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We have a code review repository where people hg push -f all sorts of stuff. After reviews are complete, we pull from the project's central repository, rebase, and push. I recently upgraded to mercurial 2.1 and get this message:

abort: can't rebase immutable changeset 43ab8134e7af
(see hg help phases for details)

when I try to hg pull --rebase from the central repository. How do I fix it?

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3 Answers 3

up vote 30 down vote accepted

In the review repository's .hg/hgrc file, add these lines:

[phases]
publish = False

The problem is due to a new feature in mercurial 2.1 called phases. It's great. Here is a nice introduction to its use.

To make the changesets in question mutable right now, use hg phase -f -d REV to force REV to be mutable again. Once the hgrc file has been changed, you shouldn't have to do that any more.

As a side note, hg push -f is lame. Make an alias hg review that pushes with -f to that repository.

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publish = False did not work and still produced the error when attempting hg histedit ... - I had to do hg phase -f -d REV. The docs state 'Note: the "publish" property has no effects for local operations.' - mercurial.selenic.com/wiki/… –  Daniel Sokolowski Aug 29 '13 at 20:16
1  
@DanielSokolowski: Did you put it in the review repository's hgrc? That sounds like you put it in the local repo's hgrc file. –  nmichaels Sep 9 '13 at 17:39

I don't think disabling phase support on the server is the correct solution, but your problem sounds weird.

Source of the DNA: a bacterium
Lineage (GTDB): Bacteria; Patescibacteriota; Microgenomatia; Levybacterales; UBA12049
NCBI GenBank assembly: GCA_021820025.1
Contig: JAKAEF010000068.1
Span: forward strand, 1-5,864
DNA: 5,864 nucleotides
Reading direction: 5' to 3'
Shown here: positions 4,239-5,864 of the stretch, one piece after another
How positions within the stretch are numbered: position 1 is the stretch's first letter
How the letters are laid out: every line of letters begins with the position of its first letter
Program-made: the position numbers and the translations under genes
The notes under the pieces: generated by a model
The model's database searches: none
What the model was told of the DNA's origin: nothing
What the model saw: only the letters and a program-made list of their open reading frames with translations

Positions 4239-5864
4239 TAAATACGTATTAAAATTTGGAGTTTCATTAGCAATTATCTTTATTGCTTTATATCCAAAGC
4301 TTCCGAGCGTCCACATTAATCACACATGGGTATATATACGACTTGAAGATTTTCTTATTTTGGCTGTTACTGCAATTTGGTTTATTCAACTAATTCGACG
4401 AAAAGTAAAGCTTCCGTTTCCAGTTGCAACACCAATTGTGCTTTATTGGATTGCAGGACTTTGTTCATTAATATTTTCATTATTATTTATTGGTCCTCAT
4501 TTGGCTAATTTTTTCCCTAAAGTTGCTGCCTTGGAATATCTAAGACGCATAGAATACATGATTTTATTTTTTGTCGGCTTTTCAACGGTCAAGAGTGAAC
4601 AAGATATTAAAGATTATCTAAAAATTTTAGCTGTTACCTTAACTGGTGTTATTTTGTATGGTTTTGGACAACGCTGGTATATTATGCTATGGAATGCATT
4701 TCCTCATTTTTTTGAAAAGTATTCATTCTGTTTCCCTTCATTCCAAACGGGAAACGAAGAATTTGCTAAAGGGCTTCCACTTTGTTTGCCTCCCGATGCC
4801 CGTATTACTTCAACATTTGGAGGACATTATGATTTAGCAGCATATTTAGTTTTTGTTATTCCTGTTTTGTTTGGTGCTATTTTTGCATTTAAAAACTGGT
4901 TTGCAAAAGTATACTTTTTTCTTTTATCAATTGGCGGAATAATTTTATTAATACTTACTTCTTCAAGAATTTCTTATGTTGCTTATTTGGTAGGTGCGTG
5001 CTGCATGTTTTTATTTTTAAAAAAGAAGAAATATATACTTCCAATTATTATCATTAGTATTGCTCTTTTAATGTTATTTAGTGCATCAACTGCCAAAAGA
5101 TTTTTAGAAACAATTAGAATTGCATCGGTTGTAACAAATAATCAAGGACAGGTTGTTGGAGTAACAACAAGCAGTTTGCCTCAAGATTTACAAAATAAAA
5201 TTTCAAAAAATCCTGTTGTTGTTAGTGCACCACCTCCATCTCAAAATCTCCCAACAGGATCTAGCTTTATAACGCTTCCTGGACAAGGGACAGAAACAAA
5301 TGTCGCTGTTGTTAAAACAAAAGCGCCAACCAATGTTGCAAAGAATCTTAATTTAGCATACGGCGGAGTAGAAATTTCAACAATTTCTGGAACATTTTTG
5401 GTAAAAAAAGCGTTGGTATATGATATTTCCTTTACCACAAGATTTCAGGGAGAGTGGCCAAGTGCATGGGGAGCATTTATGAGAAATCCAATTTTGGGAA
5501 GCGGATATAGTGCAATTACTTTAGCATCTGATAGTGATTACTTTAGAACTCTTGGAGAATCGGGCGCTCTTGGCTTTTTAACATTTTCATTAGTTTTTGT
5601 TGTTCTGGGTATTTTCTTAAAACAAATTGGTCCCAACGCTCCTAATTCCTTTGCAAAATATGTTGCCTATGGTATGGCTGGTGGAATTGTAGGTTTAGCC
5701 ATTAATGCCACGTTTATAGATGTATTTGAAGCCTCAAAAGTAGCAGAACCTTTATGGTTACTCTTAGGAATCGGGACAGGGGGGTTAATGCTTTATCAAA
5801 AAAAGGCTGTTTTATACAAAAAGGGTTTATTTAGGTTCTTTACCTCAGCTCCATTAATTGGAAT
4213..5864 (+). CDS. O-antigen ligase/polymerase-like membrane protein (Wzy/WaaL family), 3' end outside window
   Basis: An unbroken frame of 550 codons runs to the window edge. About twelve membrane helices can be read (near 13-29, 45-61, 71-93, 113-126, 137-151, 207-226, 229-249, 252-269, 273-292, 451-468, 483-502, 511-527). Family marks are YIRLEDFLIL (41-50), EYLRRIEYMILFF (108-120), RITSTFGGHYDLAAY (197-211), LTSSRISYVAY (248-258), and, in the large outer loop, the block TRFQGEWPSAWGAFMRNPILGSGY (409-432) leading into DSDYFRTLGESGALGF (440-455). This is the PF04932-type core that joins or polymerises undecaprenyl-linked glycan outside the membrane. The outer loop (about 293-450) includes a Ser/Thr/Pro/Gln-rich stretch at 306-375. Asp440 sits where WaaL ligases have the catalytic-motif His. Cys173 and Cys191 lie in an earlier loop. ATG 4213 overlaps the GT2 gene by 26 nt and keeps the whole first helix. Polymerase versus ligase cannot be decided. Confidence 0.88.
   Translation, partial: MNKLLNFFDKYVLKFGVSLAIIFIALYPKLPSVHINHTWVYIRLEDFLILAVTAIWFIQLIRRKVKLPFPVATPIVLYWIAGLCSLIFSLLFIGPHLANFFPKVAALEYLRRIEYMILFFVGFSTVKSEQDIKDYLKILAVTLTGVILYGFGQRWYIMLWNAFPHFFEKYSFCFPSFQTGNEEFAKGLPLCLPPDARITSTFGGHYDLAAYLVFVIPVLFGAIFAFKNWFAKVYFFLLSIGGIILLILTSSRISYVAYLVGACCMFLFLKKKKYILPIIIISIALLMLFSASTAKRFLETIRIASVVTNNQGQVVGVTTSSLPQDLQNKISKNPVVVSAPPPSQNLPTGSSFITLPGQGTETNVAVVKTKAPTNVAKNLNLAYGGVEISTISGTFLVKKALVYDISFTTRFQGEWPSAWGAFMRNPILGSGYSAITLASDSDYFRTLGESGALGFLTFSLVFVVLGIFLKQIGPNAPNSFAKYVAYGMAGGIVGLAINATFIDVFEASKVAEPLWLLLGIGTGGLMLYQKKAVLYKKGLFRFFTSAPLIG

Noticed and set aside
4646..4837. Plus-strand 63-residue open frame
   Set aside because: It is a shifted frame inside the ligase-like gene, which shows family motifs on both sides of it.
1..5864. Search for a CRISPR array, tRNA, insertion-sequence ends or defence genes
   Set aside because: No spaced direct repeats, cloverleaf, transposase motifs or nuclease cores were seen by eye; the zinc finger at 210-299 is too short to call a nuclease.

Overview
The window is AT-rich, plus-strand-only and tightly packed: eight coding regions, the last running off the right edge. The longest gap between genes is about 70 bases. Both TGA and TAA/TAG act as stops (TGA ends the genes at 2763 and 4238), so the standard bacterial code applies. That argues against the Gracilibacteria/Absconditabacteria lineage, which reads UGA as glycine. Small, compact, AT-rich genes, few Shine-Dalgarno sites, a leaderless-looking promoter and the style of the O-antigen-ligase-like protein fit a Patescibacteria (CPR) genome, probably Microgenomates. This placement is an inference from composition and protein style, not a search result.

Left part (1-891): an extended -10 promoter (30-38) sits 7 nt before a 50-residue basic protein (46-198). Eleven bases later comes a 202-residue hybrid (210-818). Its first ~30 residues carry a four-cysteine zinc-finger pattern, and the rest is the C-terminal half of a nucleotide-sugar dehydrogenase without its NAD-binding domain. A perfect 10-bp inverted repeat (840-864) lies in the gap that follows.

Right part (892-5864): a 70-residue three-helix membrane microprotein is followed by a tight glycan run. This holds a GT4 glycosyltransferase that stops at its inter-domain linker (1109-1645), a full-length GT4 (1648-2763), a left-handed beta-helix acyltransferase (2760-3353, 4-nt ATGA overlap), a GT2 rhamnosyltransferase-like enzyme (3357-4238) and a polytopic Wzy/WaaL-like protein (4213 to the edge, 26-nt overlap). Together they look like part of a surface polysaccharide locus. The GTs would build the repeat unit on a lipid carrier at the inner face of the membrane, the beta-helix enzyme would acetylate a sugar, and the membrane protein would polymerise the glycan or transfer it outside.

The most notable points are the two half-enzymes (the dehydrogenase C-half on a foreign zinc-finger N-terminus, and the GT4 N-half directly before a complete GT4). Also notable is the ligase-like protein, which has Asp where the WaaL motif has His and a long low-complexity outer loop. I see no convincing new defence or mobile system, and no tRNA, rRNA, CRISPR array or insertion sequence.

Pull --rebase should rebase your local changes, on top of the remote changes, which should be allowed, even if phases are supported by the client, as long as these changes have not been seen by anyone else, eg. they haven't been pushed out anywhere.

Is it possible that you have already pushed your your own changes, to somewhere else (which set them to public phase), and after that tried pulling from the testing repo? Because then, this is the correct behaviour that you are seeing.

Most of the time it is a bad idea to mess with phases manually (with hg phase -f), because it can easily lead to a history rewrite, which can lead to duplicated changesets, or various errors when other people try to pull/push. If a changeset became marked as public (as in your case), it probably happened for a good reason.

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Right, normally that would all be true. However, since we're pushing things to a review repository (from which pulls are illegal; preoutgoing=/bin/false) and then potentially rebasing them before sending them out to the production repo, we don't want the reviewed changesets to be made public. And yes, hg phase -f is normally bad. I was just suggesting its use for changes that had been made public before the review repo's hgrc file change went into effect. –  nmichaels Apr 2 '12 at 15:04

I've encountered such behaviour with collapsed rebase. Phasing out back to draft hadn't helped me. So I've just pulled up (hg pull -u) to sync with remote repo, then just grafted the problem commit (hg graft <problem_commit>) and then amended this very new commit.

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What do you mean when you say phasing out back to draft didn't help you? If hg phase -f -d REV doesn't let you rebase REV, something is seriously wrong. –  nmichaels May 9 at 20:43

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